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Ultimate Hammer Box Set, The - DVD review (4 stars)

The Ultimate Hammer Box Set

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(18) 1973min (Optimum Classic DVD retail)

HORROR

That the words ‘Hammer’ and ‘horror’ are synonymous is testament to the British production company’s significance in cinema history and to the enduring appeal of the films it produced. Although Hammer Film Productions Ltd had been making films since 1935, when it was founded by comedian/businessman Will Hinds (whose stage name was Will Hammer), the company didn’t begin to build its modern day reputation until Hinds’ son Anthony inherited his father’s share of the business. Impressed by the 1953 BBC production of Nigel Kneale’s science fiction thriller The Quatermass Experiment, Anthony Hinds had Hammer produce a film version two years later, and, following its success, the company began to make the horror films for which it is best known. ‘Hammer horror’, the phrase which coined the company’s filmmaking style, was shaped by the talent who made the films " directors such as Terence Fisher and Freddie Francis, actors Christopher Lee and Peter Cushing " but the ethos behind their essence was Hinds’. Although he wrote a number of the films under the name John Elder, it was Hinds’ business acumen that led to Hammer producing films that were literary (exploiting out of copyright characters and stories) and at once gory (taking advantage of the dawn of the X certificate age) and atmospheric (it being cheaper to turn on a smoke machine than build a set).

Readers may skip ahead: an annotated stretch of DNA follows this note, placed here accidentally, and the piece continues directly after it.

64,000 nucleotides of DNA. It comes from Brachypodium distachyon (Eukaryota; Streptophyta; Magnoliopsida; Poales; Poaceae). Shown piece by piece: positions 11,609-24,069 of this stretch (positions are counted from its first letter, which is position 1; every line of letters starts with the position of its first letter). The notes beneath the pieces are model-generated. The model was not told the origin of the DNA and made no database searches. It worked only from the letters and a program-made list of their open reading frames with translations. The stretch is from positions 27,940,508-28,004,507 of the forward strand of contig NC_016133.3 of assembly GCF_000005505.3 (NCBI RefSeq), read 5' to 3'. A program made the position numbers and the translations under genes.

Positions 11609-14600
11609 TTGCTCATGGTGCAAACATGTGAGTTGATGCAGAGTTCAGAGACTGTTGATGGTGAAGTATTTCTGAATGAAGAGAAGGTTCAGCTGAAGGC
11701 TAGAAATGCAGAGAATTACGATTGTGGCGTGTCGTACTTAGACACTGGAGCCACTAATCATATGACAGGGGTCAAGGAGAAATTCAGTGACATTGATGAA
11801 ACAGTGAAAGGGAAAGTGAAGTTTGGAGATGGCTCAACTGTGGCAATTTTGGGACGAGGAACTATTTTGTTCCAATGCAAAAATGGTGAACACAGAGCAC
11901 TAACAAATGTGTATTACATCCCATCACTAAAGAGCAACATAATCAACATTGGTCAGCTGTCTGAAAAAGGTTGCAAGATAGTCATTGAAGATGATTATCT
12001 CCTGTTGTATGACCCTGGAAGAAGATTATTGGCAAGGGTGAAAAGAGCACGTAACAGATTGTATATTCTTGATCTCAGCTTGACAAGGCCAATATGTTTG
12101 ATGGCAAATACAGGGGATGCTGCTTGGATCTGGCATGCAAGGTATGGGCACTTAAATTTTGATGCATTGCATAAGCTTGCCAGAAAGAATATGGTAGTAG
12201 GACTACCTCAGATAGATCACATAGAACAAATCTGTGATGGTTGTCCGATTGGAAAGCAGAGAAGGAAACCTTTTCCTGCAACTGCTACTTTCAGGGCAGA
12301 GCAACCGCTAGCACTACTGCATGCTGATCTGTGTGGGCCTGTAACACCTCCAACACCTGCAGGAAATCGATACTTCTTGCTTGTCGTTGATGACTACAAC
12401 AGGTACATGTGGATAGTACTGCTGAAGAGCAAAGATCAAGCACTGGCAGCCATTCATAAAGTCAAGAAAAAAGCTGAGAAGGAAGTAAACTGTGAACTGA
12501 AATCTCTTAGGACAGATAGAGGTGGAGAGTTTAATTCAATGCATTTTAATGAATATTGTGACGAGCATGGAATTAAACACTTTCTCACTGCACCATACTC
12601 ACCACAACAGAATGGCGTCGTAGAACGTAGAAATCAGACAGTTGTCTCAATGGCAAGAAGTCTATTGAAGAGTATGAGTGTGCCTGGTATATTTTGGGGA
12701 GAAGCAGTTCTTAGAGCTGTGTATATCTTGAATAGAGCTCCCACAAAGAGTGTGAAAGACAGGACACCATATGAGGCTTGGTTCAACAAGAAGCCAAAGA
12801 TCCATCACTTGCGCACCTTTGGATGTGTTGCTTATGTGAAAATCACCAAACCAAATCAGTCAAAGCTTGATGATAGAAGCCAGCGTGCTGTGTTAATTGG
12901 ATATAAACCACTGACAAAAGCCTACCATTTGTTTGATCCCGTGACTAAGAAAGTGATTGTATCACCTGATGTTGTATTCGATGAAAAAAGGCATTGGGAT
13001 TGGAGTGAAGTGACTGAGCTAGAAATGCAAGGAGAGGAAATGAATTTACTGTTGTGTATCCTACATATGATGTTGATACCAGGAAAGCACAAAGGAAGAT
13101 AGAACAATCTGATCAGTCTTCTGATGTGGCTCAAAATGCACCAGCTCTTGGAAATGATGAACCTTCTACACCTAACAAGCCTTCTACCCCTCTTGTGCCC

By the mid-1970s, the end of lucrative distribution deals with Hollywood studios and the saturation of the horror market with ever more lurid films was the death knell of Hammer horror. But these 21 films remind us of the company’s glory days. That said, the collection represents only a smattering, and not even the best, of Hammer’s horror output. Still, there are some gems: The Nanny, starring newly reincarnated scream queen Bette Davis, never before released on DVD; the Cornwall-set B-movie, Plague of Zombies; Quatermass and the Pit; and the Dennis Wheatley adaptation The Devil Rides Out. Significant extras include commentaries and interviews with Christopher Lee and other Hammer alumni and a feature length documentary.

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